Russia Boom Despite Sanctions
Despite US and European sanctions, Russian oil production has continued to rise, reaching 10.61 million barrels a day during September. The figure includes crude and condensate — an oil that yields more high-value fuels. Last month’s oil output for the nation rose to within 0.3 per cent of January’s post-Soviet record of 10.64 million barrels of crude and condensate.
The US and European Union sanctions are in place as a response to Russian President Vladimir Putin’s and his government’s alleged support of the separatist insurgency in eastern Ukraine, which Putin has always denied.
Sanctions Likely to Bite in 2015
The sanctions against the Russian oil industry have banned exports of some technology and equipment but have clearly failed to have much of an impact so far, said Ildar Davletshin, oil and gas expert from Moscow’s Renaissance Capital. Davletshin added that he does, however, expect the sanctions to begin to bite in 2015, when rising costs might limit Russian oil production by 0.5%.
Sanctions have already succeeded in halting a joint-project of Russian oil company OAO Rosneft and the American company Exxon Mobil Corp in the Kara Sea, where state-owned OAO Rosneft has said it may have discovered crude oil worth more than a billion dollars.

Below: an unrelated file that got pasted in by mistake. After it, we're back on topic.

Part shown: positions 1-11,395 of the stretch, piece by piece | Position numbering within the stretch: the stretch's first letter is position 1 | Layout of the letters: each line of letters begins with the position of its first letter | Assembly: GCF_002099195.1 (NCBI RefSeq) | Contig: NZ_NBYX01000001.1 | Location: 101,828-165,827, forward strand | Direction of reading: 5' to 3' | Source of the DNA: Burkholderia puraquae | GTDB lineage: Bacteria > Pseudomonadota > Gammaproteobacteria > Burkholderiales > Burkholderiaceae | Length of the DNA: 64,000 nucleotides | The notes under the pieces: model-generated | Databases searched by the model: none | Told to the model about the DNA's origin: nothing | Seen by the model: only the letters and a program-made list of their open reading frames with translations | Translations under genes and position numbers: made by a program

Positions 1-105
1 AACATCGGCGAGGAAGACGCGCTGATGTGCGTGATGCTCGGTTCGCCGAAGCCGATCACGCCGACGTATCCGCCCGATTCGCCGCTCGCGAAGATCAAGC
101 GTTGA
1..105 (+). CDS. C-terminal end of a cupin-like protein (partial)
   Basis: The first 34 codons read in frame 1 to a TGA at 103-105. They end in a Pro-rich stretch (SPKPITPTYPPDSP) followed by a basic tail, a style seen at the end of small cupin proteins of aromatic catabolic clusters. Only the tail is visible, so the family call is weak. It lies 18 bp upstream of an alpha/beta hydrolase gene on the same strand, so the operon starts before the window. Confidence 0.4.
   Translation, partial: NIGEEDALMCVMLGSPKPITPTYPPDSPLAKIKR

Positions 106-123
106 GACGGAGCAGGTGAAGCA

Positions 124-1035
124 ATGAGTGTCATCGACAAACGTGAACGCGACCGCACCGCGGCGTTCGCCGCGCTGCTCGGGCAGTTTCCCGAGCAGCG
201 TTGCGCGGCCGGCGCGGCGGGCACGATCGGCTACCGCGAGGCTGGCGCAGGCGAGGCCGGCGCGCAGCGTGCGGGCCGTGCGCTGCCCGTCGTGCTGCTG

According to two people with insider knowledge who do not wish to be identified, the biggest oilfield services provider in the world today, Schlumberger Ltd, plans to send home its American and European employees because of the sanctions.
The most recent wave of sanctions by the US and Europe has targeted the energy, defence and banking industries, forbidding the provision of well-testing and drilling services in Russian deep water as well as Arctic exploration and production.
Brent Crude Oil Plummets
The price of Brent crude oil is a global benchmark and used to price the Russian export blend, Urals. Brent crude oil fell by sixteen per cent during the last quarter, and to its lowest figure in four years of below $85 per barrel in October, in contrast to June’s price of $116.
The chief economist at Alfa Bank in Moscow, Natalia Orlova, said that a drop in value of $10 per barrel of crude oil equates to a loss for the Russian economy of 500 to 600 billion roubles per year, or between USD $12.2 billion and $14.6 billion.
Russian oil companies are facing increasing capital costs because of the sanctions, so if oil prices plummet worldwide, the consequences for the Russian oil industry could be disastrous. Drilling costs are likely to grow, Davletshin said, because many international service companies intend to reduce their involvement in Russia.
Oil and its associated products contributed 46% of Russia’s budget revenues from January to August of this year, a fall of four per cent.
The most crude oil was produced in 1987 during the Soviet era, when 11.48 million barrels of crude and condensate were produced a day.